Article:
We were the ones who escaped. We escaped the mass death of the world war. For ever one who survived, hundreds died. Why did we survive? Why aren't we dead like the rest? In July 1943 I was an air force auxiliary in a battery in the center of Hamburg, and barely survived the fire storm which the Royal Air Force's "Operation Gomorrah" let loose on the eastern part of the city. The friend standing next to me at the firing predictor was torn to pieces by the bomb that left me unscathed. That night I cried out to God for the first time: "My God, where are you?" And the question "Why am I not dead too?" has haunted me ever since. Why are you alive? What gives your life meaning? Life is good, but to be a survivor is hard. One has to bear the weight of grief. It was probably in that night that my theology began, for I came from a secular family and knew nothing of faith. The people who escaped probably all saw their survival not just as a gift but as a charge too.

We had escaped death, but we were prisoners of war. I was first of all in the wretched mass camp 2226 Zedelgem near Ostend, then in Labor Camp 22 in Kilmarnock in Ayrshire. It was July 1946 before I came to Norton Camp. The end of the war and the summer of 1945 brought cold horror into the camp: all the German cities in ruins; 12 million people fleeing from East Prussia and Silesia. Many people were face to face with nothing, and didn't know where to go. We had escaped but we had lost all hope. Some of us became cynical, some of us fell ill. The thought of there being no way out was like an iron band constricting our hearts. And each of us tried to conceal his stricken heart behind an armor of untouchability.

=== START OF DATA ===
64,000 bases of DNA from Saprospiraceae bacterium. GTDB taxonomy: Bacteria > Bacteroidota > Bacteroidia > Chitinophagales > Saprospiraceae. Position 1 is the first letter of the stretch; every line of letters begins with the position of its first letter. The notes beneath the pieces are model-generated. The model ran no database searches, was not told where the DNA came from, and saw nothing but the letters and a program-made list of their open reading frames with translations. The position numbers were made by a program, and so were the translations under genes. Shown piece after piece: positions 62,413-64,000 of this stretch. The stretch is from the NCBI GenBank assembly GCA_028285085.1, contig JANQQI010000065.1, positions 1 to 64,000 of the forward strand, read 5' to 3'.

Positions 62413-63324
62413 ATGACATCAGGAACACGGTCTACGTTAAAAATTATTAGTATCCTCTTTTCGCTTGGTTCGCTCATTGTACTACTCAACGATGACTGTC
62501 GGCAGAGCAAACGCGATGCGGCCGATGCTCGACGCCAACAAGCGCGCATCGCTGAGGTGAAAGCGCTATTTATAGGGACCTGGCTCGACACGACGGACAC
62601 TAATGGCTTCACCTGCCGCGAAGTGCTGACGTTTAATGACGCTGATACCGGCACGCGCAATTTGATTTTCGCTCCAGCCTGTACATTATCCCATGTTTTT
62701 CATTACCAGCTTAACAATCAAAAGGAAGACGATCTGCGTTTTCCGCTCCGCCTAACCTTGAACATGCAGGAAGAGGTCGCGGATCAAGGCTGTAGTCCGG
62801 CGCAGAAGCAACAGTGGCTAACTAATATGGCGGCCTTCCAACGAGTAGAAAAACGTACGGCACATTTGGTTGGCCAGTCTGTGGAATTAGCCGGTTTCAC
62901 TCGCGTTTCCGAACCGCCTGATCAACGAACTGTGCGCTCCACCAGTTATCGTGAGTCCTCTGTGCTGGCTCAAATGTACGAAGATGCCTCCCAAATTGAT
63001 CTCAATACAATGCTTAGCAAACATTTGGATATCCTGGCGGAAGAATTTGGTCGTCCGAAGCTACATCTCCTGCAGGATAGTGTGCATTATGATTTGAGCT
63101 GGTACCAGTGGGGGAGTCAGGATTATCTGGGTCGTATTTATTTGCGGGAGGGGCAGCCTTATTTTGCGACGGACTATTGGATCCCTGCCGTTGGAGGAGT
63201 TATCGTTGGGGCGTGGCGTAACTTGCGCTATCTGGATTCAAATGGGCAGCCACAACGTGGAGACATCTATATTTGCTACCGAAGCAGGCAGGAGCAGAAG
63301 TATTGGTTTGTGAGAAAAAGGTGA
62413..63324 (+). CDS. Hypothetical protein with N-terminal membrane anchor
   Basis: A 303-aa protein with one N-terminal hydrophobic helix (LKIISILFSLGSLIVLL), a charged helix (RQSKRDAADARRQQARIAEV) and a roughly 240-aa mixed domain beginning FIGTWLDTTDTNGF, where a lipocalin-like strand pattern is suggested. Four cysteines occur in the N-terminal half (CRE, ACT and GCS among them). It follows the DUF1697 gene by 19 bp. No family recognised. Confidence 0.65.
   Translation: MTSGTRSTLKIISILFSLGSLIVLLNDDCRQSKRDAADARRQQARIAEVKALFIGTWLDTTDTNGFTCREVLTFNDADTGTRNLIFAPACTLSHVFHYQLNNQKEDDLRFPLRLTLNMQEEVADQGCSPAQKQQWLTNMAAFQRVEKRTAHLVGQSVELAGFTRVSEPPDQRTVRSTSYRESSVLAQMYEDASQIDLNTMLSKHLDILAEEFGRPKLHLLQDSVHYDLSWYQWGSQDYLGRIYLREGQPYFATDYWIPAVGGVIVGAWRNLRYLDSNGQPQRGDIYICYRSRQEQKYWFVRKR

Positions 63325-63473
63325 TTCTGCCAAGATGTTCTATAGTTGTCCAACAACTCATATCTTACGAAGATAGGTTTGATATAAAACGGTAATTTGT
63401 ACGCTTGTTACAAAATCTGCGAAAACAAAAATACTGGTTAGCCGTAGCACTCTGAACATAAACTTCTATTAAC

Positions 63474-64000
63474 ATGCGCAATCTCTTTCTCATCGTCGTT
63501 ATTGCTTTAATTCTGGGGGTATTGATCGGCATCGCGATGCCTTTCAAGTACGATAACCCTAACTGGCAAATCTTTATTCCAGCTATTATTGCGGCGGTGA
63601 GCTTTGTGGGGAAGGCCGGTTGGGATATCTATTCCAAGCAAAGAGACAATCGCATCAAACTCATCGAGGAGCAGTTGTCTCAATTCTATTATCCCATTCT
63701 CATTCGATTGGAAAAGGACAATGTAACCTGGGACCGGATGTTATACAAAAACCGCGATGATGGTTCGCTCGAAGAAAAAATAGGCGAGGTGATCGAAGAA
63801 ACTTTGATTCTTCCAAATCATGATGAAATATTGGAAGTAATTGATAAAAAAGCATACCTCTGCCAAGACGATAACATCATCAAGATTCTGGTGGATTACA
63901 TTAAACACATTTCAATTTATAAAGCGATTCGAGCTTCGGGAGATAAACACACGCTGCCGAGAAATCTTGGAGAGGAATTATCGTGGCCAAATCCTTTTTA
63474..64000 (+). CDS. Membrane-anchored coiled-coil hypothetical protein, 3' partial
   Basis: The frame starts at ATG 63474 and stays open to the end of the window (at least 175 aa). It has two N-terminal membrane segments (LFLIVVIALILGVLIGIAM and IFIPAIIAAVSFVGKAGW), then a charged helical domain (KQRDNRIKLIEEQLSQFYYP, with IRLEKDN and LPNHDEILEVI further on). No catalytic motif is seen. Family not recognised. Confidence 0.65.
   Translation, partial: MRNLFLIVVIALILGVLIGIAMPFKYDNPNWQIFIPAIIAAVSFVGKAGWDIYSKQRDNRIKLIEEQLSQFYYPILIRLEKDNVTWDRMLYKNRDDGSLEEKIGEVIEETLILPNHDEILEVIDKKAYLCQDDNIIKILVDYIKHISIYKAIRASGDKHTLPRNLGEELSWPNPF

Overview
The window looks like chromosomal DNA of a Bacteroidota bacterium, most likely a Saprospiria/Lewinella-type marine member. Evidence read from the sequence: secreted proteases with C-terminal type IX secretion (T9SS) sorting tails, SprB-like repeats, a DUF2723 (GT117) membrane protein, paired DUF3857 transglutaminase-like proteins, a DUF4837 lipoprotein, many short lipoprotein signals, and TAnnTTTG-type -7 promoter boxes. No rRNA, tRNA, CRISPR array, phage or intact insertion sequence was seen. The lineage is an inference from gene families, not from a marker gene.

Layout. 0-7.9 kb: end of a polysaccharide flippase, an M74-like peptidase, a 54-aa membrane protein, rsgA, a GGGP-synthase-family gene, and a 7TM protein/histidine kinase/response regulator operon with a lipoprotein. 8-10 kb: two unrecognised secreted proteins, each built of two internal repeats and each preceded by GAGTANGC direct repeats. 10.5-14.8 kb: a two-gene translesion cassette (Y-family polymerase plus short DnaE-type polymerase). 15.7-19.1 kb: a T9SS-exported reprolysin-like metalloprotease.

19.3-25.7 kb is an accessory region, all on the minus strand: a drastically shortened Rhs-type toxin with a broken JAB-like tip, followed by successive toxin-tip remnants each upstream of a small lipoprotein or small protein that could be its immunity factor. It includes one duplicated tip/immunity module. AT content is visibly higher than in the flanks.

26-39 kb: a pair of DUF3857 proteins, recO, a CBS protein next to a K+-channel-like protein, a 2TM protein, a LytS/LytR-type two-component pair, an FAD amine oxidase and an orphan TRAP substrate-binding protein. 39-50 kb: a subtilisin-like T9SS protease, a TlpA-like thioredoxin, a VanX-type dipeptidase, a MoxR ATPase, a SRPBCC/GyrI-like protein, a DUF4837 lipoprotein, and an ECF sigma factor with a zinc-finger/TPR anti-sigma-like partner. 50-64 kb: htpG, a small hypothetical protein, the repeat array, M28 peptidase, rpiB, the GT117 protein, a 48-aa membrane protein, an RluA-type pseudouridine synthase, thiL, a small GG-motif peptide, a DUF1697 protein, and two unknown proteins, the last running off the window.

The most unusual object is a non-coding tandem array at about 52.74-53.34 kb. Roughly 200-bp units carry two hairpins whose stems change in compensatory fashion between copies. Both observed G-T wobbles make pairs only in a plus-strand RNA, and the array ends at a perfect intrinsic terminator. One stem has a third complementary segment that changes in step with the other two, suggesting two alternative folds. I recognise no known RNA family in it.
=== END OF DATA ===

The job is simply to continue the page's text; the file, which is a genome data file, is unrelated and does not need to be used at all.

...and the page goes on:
My spiritual nourishment had been Goethe's poems and his Faust, which my sister had given me to take with me ("pocket edition for the armed forces"). These poems had awakened the emotions of the boy, but now, when I was shut into a hut with 200 others, they had nothing more to say to me, although I often said them over to myself. I had dreamed of studying mathematics and physics. Einstein and Heisenberg were my heroes. But in that hut my dream fell to pieces: what was the point of it all?

And then those sleepless nights, when I was overwhelmed by the tormenting memories of the tanks that overran us on the fringes of the battle of Arnheim, and woke up soaked with sweat; when the faces of the dead appeared and looked at me with quenched and sightless eyes. It was five years at least before I found some degree of healing for these memories. In that mass camp, where we just sat around and had nothing to do, one was especially at the mercy of those tormenting memories. In those nights one was "alone" like Jacob and fought with principalities and powers that seemed dark and dangerous. It was only afterwards, and later, that it became clear with whom one had been wrestling.